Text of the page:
Mermaids, the charity for trans kids and their families, is trying to raise money to better help people. The video above does a really good job of demonstrating just how toxic things are at the moment: I thought I was pretty much desensitised to the constant barrage of anti-trans articles, but it turns out I’m not – to see the onslaught on-screen is still horrifying, especially when it only represents a tiny, tiny proportion of the newspaper scaremongering and online abuse.
The Mermaids crowdfunder is here. I don’t agree with everything they’re raising money for – I think their planned billboards, which they hope will raise positive awareness of trans kids, are going to be completely ineffective; when you’re up against the overwhelming majority of the UK media and much of the political class too, having a couple of billboards is like taking a pea-shooter to a nuclear war – but they’re also raising money to fund more helpline volunteers and improve the information on their website, practical steps that will genuinely help people.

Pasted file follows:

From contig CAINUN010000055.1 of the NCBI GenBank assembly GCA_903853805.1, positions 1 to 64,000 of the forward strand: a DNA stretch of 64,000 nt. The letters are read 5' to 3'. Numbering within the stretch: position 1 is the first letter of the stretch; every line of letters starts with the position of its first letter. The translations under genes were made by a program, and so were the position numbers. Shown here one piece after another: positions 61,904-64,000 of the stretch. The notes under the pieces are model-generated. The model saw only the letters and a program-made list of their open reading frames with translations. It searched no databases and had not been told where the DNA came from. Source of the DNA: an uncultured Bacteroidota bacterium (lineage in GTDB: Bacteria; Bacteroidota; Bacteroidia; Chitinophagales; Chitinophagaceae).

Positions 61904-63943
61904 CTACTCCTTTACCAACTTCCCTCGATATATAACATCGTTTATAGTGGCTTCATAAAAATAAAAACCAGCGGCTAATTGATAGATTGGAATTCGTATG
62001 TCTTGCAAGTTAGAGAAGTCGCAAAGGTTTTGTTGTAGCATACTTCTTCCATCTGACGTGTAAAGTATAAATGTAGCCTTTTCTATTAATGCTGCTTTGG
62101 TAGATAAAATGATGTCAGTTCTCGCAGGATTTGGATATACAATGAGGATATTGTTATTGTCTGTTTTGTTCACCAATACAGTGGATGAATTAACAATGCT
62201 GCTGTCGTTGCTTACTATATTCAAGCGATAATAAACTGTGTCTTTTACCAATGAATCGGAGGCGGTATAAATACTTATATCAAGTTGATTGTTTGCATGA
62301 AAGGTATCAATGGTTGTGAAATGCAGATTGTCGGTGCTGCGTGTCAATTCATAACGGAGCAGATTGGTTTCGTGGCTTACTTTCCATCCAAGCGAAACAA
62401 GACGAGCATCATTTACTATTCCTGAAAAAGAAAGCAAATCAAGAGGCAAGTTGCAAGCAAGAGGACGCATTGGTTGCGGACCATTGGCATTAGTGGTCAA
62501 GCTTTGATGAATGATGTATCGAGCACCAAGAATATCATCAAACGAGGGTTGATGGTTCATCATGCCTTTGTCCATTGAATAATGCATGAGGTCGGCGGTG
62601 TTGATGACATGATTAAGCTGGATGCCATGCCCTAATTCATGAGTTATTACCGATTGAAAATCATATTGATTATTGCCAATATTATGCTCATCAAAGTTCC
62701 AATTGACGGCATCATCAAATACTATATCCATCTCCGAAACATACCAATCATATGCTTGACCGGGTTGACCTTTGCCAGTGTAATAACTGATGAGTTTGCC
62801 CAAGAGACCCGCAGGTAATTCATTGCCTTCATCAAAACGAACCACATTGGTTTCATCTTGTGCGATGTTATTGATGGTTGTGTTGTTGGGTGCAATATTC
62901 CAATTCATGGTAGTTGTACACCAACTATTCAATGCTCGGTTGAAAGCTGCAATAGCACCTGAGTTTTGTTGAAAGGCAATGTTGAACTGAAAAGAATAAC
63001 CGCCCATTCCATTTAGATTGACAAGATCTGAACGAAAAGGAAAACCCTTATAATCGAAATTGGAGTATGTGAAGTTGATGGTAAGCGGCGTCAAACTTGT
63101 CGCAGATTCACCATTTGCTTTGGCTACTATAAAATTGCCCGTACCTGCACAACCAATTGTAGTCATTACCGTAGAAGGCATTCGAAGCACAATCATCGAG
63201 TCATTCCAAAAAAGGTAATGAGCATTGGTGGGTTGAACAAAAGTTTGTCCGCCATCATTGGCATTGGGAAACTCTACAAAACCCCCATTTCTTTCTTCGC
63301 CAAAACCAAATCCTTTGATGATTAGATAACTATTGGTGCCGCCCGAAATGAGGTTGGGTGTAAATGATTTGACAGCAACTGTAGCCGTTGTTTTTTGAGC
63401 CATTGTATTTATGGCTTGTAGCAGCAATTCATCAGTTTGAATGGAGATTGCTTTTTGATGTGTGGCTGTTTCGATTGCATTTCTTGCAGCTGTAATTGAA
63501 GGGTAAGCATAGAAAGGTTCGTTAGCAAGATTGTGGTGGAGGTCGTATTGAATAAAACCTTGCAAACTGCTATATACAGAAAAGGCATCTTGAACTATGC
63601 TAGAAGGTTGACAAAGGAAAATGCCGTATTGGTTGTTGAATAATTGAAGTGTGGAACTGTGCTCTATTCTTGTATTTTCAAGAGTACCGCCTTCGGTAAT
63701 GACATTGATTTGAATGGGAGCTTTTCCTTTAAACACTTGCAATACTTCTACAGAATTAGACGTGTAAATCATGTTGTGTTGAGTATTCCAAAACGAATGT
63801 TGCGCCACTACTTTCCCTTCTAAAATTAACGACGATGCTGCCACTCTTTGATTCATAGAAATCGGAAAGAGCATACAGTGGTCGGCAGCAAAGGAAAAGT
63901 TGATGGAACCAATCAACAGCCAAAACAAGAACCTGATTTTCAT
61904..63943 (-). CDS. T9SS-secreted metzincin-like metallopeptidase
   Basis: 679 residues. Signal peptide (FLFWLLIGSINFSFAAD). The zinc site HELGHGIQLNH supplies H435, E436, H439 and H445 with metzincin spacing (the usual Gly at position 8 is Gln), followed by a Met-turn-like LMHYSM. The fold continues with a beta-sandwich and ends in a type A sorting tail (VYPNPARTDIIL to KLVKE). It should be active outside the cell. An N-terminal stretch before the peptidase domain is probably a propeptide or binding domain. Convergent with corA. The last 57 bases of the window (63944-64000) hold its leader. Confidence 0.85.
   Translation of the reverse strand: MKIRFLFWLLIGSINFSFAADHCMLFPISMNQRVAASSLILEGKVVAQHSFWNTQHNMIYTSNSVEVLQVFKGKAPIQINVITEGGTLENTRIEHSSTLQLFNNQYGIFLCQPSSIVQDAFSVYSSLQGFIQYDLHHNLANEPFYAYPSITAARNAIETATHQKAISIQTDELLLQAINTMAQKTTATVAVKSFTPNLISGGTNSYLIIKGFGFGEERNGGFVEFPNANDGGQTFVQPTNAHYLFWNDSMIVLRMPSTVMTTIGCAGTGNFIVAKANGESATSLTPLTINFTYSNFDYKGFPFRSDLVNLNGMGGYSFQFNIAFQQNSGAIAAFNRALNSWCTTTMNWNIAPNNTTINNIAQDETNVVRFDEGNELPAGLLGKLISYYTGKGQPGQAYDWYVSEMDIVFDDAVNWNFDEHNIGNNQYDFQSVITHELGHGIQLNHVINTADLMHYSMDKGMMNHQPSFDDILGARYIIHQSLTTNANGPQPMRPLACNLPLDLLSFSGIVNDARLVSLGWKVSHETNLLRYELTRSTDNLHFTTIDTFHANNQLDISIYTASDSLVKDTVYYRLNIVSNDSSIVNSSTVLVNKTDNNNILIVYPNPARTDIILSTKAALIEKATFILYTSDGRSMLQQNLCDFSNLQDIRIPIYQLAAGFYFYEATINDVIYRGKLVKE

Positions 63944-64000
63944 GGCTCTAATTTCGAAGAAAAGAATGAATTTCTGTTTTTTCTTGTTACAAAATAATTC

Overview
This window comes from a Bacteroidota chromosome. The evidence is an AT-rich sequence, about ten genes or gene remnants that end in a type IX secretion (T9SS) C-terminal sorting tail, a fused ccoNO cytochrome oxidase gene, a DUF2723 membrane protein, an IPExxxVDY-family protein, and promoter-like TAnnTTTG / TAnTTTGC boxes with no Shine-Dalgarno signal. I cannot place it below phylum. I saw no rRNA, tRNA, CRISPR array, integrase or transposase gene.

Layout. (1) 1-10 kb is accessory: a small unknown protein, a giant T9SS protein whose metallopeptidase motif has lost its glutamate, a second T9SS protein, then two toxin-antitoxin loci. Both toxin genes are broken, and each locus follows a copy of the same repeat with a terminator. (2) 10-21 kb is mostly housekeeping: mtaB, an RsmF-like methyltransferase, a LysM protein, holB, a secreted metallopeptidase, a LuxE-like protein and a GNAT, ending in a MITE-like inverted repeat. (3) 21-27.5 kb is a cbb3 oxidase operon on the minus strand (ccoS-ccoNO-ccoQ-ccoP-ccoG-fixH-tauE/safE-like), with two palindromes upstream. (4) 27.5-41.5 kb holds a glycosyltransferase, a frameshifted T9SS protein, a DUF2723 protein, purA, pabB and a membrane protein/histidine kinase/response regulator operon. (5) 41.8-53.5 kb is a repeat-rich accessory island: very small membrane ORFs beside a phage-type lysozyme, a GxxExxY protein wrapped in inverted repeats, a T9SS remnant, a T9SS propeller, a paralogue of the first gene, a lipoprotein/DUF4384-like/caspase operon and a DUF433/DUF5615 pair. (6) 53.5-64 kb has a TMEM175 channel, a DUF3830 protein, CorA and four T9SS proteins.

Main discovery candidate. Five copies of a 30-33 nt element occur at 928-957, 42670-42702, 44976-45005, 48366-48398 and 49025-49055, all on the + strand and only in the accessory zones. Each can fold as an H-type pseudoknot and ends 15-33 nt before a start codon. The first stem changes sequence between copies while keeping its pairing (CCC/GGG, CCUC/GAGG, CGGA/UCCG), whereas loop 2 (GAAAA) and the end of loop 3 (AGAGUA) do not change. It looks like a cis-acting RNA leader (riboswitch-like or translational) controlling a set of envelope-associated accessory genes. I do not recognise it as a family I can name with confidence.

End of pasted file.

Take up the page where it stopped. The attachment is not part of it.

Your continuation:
And while they’re hopelessly outgunned, the point they’re making with their #IfIHadAVoice campaign is an important one. What’s missing from the so-called debate about trans kids is the voices of the children and of their families (and the medical professionals who are active in this field), all of which are drowned out by ill-informed, self-proclaimed experts. For example, the right-wing press’s favourite “expert” on trans kids is a former religious cult member whose expertise is in sculpture, not medicine; their go-to anti-trans transsexual “Dr” isn’t a medical doctor but a physics teacher; many of the voices given airtime are simply bigots.
the amount of negative coverage of transgender kids over the last 8 years has grown massively. The press and a small group of anti-trans campaigners have decided to make transgender children – and the few organisations supporting them – the target of deliberate misrepresentation.
While transgender children and their families feel increasingly afraid to speak out, some of the country’s most influential speakers are content to speak about them, speak for them and speak over them.